December 4 – After months of negotiations, the Premier League and English Football League, which covers the three division immediately below the top flight, have agreed a £250 million rescue package to help ease the financial burden on lower-league clubs caused by the coronavirus pandemic.
The deal will see the Championship receive an interest-free £200 million loan while third-tier League One and fourth tier League Two clubs have been awarded a £50 million grant. But extra finance for non-league teams is conspicuous by its absence.
Club finances have been hit hard since the pandemic forced clubs to play behind closed doors, with many at risk of going out of business.
“Our over-arching aim throughout this process has been to ensure that all EFL clubs survive the financial impact of the pandemic,” said EFL chair Rick Parry.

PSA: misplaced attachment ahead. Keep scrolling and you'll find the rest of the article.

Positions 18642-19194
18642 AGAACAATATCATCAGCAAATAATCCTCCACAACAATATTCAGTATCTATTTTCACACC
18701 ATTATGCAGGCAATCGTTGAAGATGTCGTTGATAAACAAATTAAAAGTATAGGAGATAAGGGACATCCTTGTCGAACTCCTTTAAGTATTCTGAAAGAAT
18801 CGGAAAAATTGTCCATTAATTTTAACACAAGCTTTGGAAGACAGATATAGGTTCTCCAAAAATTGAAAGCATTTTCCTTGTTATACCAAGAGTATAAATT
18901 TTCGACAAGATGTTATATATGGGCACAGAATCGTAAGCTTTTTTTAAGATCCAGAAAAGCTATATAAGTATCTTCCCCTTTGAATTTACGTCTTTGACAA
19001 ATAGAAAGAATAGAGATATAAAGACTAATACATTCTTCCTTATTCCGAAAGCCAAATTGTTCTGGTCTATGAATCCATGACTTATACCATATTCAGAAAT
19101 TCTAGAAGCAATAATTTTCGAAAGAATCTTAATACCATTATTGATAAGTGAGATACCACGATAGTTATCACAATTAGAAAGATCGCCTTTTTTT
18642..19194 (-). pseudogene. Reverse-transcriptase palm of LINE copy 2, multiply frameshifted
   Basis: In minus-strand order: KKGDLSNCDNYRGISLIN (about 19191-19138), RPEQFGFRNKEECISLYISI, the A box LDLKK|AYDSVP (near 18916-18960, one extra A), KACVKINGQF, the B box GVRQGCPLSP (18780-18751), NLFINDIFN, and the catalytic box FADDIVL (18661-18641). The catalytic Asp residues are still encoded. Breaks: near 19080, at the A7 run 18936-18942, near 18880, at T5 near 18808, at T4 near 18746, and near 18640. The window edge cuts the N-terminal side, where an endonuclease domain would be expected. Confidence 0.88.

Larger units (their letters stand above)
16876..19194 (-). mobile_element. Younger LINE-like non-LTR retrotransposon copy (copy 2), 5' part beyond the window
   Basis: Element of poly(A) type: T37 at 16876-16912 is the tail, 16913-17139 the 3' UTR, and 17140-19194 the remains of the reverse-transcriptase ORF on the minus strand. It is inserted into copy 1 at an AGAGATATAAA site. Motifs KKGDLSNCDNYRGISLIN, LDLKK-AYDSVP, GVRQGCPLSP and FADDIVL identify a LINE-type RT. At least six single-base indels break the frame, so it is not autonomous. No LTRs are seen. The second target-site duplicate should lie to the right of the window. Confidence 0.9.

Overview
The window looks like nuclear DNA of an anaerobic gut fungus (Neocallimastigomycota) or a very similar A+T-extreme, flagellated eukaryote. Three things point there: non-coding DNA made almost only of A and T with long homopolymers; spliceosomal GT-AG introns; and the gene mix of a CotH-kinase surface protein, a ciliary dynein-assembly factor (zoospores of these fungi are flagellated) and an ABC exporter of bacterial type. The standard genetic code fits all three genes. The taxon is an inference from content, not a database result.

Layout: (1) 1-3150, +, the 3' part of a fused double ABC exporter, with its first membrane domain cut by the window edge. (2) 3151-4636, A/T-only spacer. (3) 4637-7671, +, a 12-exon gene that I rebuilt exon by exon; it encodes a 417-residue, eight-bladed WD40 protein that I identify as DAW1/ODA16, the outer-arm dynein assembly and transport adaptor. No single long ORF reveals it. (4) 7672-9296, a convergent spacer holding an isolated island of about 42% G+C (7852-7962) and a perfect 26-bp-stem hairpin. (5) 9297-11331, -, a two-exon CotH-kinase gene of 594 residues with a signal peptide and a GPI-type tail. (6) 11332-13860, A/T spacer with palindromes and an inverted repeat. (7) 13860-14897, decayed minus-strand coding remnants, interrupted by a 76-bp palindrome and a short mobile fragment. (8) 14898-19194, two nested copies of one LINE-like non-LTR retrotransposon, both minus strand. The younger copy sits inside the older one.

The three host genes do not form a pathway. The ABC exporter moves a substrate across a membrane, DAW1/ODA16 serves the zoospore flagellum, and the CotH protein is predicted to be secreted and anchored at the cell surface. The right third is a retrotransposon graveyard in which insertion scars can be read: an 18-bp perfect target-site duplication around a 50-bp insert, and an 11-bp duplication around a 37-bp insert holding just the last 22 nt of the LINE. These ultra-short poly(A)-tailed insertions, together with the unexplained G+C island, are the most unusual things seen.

“I’m pleased that we have now reached a resolution on behalf of our clubs and as we have maintained throughout this will provide much needed support and clarity following months of uncertainty.”
Fans have been allowed to return to stadiums this week in limited numbers for the first time since March, with the government allowing up to 4,000 spectators at outdoor elite sports events in the lowest-risk areas of England.
The rescue deal came two days after a parliamentary committee heard that 10 EFL clubs were struggling to pay wages.
Premier League chief executive Richard Masters said the agreement underlined the league’s commitment “to protect all clubs in these unprecedented times”.
“Our commitment is that no EFL club needs to go out of business due to Covid-19,” he said
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